Dynamics of Household Joblessness: Evidence from Australian Micro-Data 2001-2007

27 Pages Posted: 8 Apr 2011

See all articles by Nicolas Herault

Nicolas Herault

University of Melbourne - Melbourne Institute: Applied Economic & Social Research

Guyonne R.J. Kalb

University of Melbourne - Melbourne Institute: Applied Economic & Social Research; IZA; ARC Centre of Excellence for Children and Families over the Life Course

Rezida Zakirova

Monash University, Department of Economics; Melbourne Institute

Date Written: April 6, 2011

Abstract

This paper investigates the persistence over time of living in a jobless household, aiming to disentangle the roles of state dependence and unobserved heterogeneity. In addition, the potential heterogeneity of state dependence is examined through estimation of interaction terms with the lagged household joblessness variable. Finally, the robustness of results is explored through the use of alternative definitions of household joblessness each based on different variables available in our data. Using the two definitions that are most different, we find substantial state dependence which is larger for women than for men under both definitions. That is, being in a jobless household in the previous year increases the probability of currently living in a jobless household by 7.7 to 17.2 percentage points for men and 12.7 to 25.1 percentage points for women. Although state dependence clearly is an important factor, as are a number of observed characteristics, unobserved heterogeneity also plays an important role for men and women: 32 to 40 per cent of the unexplained variance can be attributed to unobserved heterogeneity for men, and for women this is 42 to 46 per cent. A few characteristics (age, disability, student status, living outside of major cities, having a university degree, presence of preschool children) seem to affect the level of state dependence to some extent. However, aside from the age effect, which can increase state dependence by up to 50 per cent for men aged 60 to 64, the level of state dependence seems fairly homogenous amongst men and amongst women.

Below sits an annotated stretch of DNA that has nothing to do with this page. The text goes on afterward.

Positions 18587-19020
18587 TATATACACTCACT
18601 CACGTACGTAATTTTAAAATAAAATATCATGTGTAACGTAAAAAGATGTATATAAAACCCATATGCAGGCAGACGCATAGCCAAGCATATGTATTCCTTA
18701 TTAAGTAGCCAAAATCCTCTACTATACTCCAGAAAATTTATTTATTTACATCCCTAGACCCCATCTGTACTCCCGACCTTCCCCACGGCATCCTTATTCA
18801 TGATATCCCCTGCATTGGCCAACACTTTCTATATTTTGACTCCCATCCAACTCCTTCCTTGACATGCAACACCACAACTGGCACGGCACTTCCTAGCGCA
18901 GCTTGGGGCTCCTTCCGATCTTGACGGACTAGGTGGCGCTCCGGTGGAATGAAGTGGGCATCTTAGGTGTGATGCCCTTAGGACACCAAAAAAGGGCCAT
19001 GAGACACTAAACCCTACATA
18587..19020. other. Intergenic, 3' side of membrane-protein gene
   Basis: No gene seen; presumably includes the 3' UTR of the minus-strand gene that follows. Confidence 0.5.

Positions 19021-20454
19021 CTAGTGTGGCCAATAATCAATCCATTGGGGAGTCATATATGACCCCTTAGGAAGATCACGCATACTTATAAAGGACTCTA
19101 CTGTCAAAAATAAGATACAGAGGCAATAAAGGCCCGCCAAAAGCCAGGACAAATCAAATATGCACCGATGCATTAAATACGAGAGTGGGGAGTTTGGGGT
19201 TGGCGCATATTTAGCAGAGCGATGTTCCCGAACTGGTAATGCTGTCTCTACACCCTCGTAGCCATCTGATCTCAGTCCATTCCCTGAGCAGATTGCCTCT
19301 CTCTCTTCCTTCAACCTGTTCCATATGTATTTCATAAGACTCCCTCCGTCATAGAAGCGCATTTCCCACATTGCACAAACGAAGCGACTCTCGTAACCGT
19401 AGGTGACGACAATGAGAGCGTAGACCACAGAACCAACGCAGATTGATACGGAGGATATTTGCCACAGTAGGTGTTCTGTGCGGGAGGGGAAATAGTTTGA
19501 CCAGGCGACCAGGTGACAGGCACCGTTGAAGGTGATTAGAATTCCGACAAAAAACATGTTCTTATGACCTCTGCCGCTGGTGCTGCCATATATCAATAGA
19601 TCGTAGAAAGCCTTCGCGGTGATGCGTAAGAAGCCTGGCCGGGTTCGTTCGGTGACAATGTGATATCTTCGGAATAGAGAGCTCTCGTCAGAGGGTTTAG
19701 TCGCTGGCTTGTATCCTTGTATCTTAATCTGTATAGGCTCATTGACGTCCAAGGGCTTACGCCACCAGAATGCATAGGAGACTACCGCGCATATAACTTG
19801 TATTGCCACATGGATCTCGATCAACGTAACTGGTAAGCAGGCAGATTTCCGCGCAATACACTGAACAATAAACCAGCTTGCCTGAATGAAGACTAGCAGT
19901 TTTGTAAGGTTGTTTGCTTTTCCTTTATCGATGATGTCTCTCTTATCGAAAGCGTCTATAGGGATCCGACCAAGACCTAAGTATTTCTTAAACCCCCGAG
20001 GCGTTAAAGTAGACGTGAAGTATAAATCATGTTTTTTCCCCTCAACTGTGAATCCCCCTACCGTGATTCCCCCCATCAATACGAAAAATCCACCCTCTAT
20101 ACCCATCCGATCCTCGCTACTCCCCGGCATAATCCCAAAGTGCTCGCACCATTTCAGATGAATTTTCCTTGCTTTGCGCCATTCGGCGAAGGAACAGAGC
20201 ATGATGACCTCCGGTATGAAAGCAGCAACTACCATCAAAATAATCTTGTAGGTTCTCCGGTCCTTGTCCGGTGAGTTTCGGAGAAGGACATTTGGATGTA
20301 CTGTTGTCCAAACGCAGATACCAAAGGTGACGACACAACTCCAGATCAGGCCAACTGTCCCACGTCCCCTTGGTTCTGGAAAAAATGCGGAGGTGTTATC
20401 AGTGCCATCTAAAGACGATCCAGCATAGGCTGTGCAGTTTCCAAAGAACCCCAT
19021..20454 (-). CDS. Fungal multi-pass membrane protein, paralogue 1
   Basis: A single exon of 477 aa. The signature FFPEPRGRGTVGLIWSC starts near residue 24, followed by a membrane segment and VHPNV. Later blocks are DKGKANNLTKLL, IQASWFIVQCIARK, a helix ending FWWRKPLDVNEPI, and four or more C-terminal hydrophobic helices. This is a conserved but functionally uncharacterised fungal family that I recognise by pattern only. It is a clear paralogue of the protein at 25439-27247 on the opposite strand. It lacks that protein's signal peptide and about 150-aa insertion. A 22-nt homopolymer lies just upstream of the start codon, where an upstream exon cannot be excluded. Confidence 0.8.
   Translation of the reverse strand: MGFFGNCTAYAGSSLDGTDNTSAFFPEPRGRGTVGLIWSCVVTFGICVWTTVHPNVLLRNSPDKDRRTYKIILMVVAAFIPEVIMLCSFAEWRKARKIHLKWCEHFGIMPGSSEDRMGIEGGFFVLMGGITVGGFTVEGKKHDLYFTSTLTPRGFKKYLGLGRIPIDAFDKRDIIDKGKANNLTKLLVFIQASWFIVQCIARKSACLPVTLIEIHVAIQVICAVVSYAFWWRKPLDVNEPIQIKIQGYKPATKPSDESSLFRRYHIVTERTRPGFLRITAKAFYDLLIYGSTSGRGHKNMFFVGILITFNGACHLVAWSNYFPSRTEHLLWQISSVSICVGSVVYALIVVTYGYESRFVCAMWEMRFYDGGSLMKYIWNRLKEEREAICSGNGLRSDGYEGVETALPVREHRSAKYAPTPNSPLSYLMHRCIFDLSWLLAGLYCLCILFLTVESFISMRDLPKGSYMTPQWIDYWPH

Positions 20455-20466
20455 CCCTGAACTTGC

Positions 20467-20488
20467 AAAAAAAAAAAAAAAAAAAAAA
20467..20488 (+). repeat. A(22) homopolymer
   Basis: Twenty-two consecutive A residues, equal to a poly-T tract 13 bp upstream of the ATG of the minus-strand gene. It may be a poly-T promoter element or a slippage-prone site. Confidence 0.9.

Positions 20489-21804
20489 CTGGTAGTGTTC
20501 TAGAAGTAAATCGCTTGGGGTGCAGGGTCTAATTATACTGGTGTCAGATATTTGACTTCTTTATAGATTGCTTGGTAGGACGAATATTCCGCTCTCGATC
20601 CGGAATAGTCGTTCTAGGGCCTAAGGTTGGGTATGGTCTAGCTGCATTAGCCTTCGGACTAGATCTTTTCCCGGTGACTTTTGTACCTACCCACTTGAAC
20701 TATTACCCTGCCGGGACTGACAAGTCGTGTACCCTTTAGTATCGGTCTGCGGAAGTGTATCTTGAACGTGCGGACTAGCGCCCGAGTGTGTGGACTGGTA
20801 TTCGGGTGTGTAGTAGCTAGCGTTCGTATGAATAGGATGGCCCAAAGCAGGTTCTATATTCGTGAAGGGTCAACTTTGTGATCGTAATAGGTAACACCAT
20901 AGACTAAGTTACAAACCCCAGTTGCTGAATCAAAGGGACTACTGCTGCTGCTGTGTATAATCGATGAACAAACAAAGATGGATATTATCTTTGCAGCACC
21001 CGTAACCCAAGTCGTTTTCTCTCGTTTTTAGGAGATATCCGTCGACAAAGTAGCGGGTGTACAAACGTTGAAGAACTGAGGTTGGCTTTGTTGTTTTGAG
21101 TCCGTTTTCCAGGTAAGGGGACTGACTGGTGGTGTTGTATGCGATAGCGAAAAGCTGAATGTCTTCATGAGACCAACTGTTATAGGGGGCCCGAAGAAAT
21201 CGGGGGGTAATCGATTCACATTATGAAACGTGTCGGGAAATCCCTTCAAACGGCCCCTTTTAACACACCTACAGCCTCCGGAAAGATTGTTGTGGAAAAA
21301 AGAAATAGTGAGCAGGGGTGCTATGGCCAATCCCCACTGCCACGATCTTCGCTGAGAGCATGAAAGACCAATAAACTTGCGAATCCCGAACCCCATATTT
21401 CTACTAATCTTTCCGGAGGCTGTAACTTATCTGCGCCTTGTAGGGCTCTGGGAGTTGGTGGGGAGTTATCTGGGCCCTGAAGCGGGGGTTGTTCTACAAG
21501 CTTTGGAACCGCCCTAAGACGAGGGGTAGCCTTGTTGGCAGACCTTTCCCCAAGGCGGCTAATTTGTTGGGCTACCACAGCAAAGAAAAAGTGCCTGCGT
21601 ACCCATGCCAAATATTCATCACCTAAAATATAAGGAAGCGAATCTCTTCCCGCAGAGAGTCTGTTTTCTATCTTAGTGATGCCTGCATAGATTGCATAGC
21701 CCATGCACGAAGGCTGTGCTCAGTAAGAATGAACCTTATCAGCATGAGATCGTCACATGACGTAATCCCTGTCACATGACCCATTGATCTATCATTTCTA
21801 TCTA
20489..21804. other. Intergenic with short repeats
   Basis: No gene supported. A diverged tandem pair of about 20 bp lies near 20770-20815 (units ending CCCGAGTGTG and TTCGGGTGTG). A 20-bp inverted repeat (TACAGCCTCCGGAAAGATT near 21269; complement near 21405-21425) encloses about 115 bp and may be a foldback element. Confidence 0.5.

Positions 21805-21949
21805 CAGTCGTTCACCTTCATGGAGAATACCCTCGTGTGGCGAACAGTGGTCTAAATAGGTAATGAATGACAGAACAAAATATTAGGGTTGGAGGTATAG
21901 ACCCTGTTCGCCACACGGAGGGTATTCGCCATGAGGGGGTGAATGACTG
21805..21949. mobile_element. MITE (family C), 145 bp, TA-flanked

Keywords: Household joblessness, state dependence, unobserved heterogeneity

JEL Classification: D19, I32, J01, J64

Suggested Citation

Herault, Nicolas and Kalb, Guyonne R.J. and Zakirova, Rezida, Dynamics of Household Joblessness: Evidence from Australian Micro-Data 2001-2007 (April 6, 2011). Melbourne Institute Working Paper No. 10/11, Available at SSRN: https://ssrn.com/abstract=1803997 or http://dx.doi.org/10.2139/ssrn.1803997

Nicolas Herault (Contact Author)

University of Melbourne - Melbourne Institute: Applied Economic & Social Research ( email )

Level 5, FBE Building, 111 Barry Street
Parkville, Victoria 3010
Australia

HOME PAGE: http://www.findanexpert.unimelb.edu.au/researcher/person125238.html

Guyonne R.J. Kalb

University of Melbourne - Melbourne Institute: Applied Economic & Social Research ( email )

Level 5, FBE Building, 111 Barry Street
Parkville, Victoria 3010
Australia

IZA ( email )

P.O. Box 7240
Bonn, D-53072
Germany

ARC Centre of Excellence for Children and Families over the Life Course ( email )

185 Pelham Street
Carlton, 3053
Australia

Rezida Zakirova

Monash University, Department of Economics ( email )

Australia

Melbourne Institute ( email )

Level 5, FBE Building, 111 Barry Street
Parkville, Victoria 3010
Australia
+61383442183 (Phone)
+61383442111 (Fax)

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